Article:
The 7th annual Mālama ʻĀina Field School at Nānākuli and Wai'anae will be held from June 17 - July 19, 2019 (M - F, 8 am - 2:30 pm). We are now recruiting students currently in grades 8 and 9 attending Nānākuli High & Intermediate School, Ka Waihona O Ka Na'auao Public Charter School, Kamaile Academy, Wai'anae Intermediate School, and Wai'anae High School. It will be another fantastic summer of enlightening education! Students who will attend Nānākuli High & Intermediate School and Wai'anae High School in 2019-2020 school year will be eligible to earn an elective credit upon successful completion of the program. Due to changes in school systems, recovery credits will not be awarded. There is a $75 program fee due after acceptance into the program. Scholarships are available for those with financial need. If you have any questions, please email firstname.lastname@example.org or call (808) 305-8287.
Student applications are available online and in paper form at participating schools (please see school counselors). A teacher/counselor/or VP reference is also required. Application deadline is April 26, 2019.
We're honored and elated to have helped launch the Mālama ʻĀina Field School, a summer school course for students residing in Nānākuli and Wai'anae. This course is an outgrowth of ideas that we and our partners in the Wai'anae Alliance for Wellness and Place-based Learning have discussed since 2012 to help the youth of Wai'anae succeed in school. Far too many get off track before they even reach high school. By providing a new type of program where classroom learning is directly tied to field work that incorporates math, science, and Hawaiian studies, perhaps more students will be motivated to attend classes and become college, career and community ready.
The summer 2018 program marked our 6th year coordinating the program. With a team of talented teachers, we served students from Nānākuli High & Intermediate School, Ka Waihona O Ka Na'auao Public Charter School, Wai'anae Intermediate School, and Wai'anae High School. The Field School's curriculum provided students with content and hands-on experiences on understanding our environment, culture, and role as stewards of the land and sea. Upon completion of all program requirements, students earned credits in math, science, social studies, English, or an elective. And best of all, they had fun! That’s according to the nearly 40 students from grades 7-10 who completed the program this past summer!
Please follow ourstudent blog to see what these students along the Wai'anae coast accomplished together.
Here's a fun, "unofficial" video of the 2018 program created by our summer intern, Jahnna-Marie Kahele-Madali!
The Field School uses technology to make the classes virtually paperless by using Google Apps, Google classroom, and a unique website. This is not only good for the environment, it also prepares students for what will be the norm in classrooms of the future. We invite you to see theField School website and the videos (see below) to get a taste of the Field School’s impact that we know will be far-reaching for years to come because the students and teachers involved in the program are destined to be our leaders.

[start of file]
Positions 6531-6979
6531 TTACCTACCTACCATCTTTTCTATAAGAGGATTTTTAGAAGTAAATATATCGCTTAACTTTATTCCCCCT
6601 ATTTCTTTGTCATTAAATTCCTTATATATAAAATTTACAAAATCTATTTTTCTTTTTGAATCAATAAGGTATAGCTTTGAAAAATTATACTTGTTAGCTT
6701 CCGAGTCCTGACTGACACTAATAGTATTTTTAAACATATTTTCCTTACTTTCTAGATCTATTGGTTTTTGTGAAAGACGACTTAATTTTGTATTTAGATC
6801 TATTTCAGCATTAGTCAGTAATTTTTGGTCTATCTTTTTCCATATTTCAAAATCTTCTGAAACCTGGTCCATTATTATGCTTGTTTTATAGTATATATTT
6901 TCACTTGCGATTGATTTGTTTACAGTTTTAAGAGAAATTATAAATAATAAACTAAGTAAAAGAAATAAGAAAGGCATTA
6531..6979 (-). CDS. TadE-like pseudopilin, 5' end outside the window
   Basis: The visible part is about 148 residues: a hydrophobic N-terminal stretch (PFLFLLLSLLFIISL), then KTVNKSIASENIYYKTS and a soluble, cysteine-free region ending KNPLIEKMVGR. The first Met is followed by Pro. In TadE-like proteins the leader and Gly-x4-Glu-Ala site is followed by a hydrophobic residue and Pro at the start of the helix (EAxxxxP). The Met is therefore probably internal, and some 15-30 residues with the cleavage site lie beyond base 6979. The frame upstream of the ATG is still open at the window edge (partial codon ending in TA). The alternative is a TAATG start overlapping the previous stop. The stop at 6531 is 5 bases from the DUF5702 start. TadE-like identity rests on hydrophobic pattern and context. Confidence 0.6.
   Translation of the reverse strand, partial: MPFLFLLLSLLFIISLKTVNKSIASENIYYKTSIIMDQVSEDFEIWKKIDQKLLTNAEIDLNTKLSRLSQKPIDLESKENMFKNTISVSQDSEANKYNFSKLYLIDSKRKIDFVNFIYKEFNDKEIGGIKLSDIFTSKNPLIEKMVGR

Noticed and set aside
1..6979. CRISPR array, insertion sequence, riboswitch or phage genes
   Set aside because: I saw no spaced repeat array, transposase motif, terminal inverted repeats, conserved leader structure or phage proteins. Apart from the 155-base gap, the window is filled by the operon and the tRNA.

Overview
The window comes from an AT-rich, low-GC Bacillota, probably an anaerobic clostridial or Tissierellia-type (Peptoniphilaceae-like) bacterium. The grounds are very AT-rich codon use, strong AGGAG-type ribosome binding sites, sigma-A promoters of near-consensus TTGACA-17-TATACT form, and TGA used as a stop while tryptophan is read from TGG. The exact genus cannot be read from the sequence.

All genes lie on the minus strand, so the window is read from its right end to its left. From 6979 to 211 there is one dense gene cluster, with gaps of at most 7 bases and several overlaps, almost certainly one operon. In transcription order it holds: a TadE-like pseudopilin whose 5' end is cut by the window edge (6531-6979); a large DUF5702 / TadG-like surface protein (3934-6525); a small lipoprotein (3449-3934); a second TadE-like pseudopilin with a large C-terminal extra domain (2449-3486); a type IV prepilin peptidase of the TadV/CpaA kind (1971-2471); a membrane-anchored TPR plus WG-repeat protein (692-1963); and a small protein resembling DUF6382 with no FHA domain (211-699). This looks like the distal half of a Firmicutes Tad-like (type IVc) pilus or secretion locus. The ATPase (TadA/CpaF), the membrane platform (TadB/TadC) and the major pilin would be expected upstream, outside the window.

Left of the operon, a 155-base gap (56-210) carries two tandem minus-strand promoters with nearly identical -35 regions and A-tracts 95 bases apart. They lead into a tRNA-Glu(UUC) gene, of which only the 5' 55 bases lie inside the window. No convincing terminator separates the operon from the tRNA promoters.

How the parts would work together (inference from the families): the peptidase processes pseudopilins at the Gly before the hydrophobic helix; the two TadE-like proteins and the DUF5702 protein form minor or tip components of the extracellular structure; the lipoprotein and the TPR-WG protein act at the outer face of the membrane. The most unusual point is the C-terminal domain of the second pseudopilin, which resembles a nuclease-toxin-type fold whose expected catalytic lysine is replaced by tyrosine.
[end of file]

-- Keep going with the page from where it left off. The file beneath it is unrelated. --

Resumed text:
This program would not be possible without our invaluable Program Partners:
Background In the summer of 2013, we launched a six-week course for incoming 8th and 9th graders at Nānākuli High & Intermediate School from June 3 to July 12. Teachers Jewelynn Kirkland and Terra Wight, with whom we are very familiar, were the core teachers supported by Mālama Learning Center staff, interns, and many resource people. They piloted a new curriculum based on the weekly themes of:
Setting the stage and seeing the big picture
Water, watersheds, and waiwai (wealth)
Ahupuaʻa of Nānākuli - plants, animals, and people
Agriculture and food sustainability
Energy and managing our waste
Navigating our future
The curriculum utilized existing resources as well as new lessons to promote critical thinking, problem-solving, teamwork, good learning habits, and an appreciation and respect for the land, sea, and cultural richness of Wai‘anae – and Nānākuli in particular. STEM education was integrated into the curriculum through tools used by professionals such as GPS (Global Positioning System) and GIS (Geographic Information System). As a final project, students worked on a “Nānākuli Community Atlas,” which compiled data and stories from the various areas studied including geology and soils, winds/rain, native and invasive ecosystems, cultural history, mele and ʻoli, and agricultural systems. This atlas was presented in forms such as maps and a brochure.
In the summer of 2014, we coordinated the second "Field School" course at Nanakuli High & Intermediate School from June 6 - July 11. This time, we were able to expand the program to have two classes of students (incoming grade 8 and grades 9/10) taught by five amazing teachers and four UH West O'ahu interns who are prospective teachers. The curriculum was similar to the pilot program with some changes in site visits and speakers as well as classroom lessons, with a greater emphasis on math. Final projects for this course involved proposal to address the essential question of: How can we make the school a model of sustainability for the community? It was a completely enriching learning experience for students, teachers, and MLC staff.
Students from both summers wrote blogs to chronicle the Field School's activities. Click on the links below to see the blogs.